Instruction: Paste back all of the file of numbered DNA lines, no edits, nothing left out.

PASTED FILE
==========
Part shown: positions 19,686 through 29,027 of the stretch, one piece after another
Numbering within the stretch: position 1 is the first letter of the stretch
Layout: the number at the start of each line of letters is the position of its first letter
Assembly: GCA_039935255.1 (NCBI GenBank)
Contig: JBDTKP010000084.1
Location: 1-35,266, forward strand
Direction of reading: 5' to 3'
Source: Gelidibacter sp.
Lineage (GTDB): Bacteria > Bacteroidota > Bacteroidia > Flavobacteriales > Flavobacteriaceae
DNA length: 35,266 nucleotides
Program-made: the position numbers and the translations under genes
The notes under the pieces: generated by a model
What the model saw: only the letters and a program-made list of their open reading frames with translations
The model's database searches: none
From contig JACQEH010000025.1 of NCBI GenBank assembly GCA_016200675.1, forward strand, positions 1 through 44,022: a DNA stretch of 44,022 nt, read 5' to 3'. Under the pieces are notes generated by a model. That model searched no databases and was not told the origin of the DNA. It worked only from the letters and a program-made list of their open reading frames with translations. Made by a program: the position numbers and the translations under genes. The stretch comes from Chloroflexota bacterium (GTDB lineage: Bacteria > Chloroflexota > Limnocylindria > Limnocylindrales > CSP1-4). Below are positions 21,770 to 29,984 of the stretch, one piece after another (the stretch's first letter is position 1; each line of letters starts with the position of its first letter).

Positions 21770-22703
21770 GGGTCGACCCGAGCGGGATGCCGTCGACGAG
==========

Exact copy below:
Part shown: positions 19,686 through 29,027 of the stretch, one piece after another
Numbering within the stretch: position 1 is the first letter of the stretch
Layout: the number at the start of each line of letters is the position of its first letter
Assembly: GCA_039935255.1 (NCBI GenBank)
Contig: JBDTKP010000084.1
Location: 1-35,266, forward strand
Direction of reading: 5' to 3'
Source: Gelidibacter sp.
Lineage (GTDB): Bacteria > Bacteroidota > Bacteroidia > Flavobacteriales > Flavobacteriaceae
DNA length: 35,266 nucleotides
Program-made: the position numbers and the translations under genes
The notes under the pieces: generated by a model
What the model saw: only the letters and a program-made list of their open reading frames with translations
The model's database searches: none
From contig JACQEH010000025.1 of NCBI GenBank assembly GCA_016200675.1, forward strand, positions 1 through 44,022: a DNA stretch of 44,022 nt, read 5' to 3'. Under the pieces are notes generated by a model. That model searched no databases and was not told the origin of the DNA. It worked only from the letters and a program-made list of their open reading frames with translations. Made by a program: the position numbers and the translations under genes. The stretch comes from Chloroflexota bacterium (GTDB lineage: Bacteria > Chloroflexota > Limnocylindria > Limnocylindrales > CSP1-4). Below are positions 21,770 to 29,984 of the stretch, one piece after another (the stretch's first letter is position 1; each line of letters starts with the position of its first letter).

Positions 21770-22703
21770 GGGTCGACCCGAGCGGGATGCCGTCGACGAG